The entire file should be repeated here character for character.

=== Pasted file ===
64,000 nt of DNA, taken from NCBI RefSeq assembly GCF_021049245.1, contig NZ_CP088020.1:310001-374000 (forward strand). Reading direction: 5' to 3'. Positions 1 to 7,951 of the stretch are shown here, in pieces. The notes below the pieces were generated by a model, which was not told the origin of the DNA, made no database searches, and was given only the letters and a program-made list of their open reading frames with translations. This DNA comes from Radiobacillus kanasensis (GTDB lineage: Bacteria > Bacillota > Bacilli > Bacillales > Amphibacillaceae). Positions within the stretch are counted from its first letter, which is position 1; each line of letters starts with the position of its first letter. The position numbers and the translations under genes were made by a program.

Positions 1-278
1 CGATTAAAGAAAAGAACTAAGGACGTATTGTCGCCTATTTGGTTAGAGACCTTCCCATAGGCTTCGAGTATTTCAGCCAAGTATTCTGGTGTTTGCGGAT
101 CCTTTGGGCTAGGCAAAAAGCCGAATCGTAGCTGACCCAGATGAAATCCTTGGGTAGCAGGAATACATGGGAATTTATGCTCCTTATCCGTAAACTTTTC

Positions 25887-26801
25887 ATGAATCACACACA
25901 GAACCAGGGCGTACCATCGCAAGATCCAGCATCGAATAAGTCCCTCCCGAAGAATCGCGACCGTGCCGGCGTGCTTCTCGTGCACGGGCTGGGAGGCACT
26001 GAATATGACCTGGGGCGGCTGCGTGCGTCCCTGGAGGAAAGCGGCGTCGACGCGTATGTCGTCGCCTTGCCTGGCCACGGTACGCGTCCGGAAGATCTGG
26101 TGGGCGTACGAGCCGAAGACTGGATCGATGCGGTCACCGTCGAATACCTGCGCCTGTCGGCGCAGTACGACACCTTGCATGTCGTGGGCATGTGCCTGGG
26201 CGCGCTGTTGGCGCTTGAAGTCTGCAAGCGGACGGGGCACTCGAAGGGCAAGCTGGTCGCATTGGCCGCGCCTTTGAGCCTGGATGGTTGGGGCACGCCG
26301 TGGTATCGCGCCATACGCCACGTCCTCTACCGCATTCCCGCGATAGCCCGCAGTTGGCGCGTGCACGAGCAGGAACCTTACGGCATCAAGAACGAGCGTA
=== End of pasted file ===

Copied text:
64,000 nt of DNA, taken from NCBI RefSeq assembly GCF_021049245.1, contig NZ_CP088020.1:310001-374000 (forward strand). Reading direction: 5' to 3'. Positions 1 to 7,951 of the stretch are shown here, in pieces. The notes below the pieces were generated by a model, which was not told the origin of the DNA, made no database searches, and was given only the letters and a program-made list of their open reading frames with translations. This DNA comes from Radiobacillus kanasensis (GTDB lineage: Bacteria > Bacillota > Bacilli > Bacillales > Amphibacillaceae). Positions within the stretch are counted from its first letter, which is position 1; each line of letters starts with the position of its first letter. The position numbers and the translations under genes were made by a program.

Positions 1-278
1 CGATTAAAGAAAAGAACTAAGGACGTATTGTCGCCTATTTGGTTAGAGACCTTCCCATAGGCTTCGAGTATTTCAGCCAAGTATTCTGGTGTTTGCGGAT
101 CCTTTGGGCTAGGCAAAAAGCCGAATCGTAGCTGACCCAGATGAAATCCTTGGGTAGCAGGAATACATGGGAATTTATGCTCCTTATCCGTAAACTTTTC

Positions 25887-26801
25887 ATGAATCACACACA
25901 GAACCAGGGCGTACCATCGCAAGATCCAGCATCGAATAAGTCCCTCCCGAAGAATCGCGACCGTGCCGGCGTGCTTCTCGTGCACGGGCTGGGAGGCACT
26001 GAATATGACCTGGGGCGGCTGCGTGCGTCCCTGGAGGAAAGCGGCGTCGACGCGTATGTCGTCGCCTTGCCTGGCCACGGTACGCGTCCGGAAGATCTGG
26101 TGGGCGTACGAGCCGAAGACTGGATCGATGCGGTCACCGTCGAATACCTGCGCCTGTCGGCGCAGTACGACACCTTGCATGTCGTGGGCATGTGCCTGGG
26201 CGCGCTGTTGGCGCTTGAAGTCTGCAAGCGGACGGGGCACTCGAAGGGCAAGCTGGTCGCATTGGCCGCGCCTTTGAGCCTGGATGGTTGGGGCACGCCG
26301 TGGTATCGCGCCATACGCCACGTCCTCTACCGCATTCCCGCGATAGCCCGCAGTTGGCGCGTGCACGAGCAGGAACCTTACGGCATCAAGAACGAGCGTA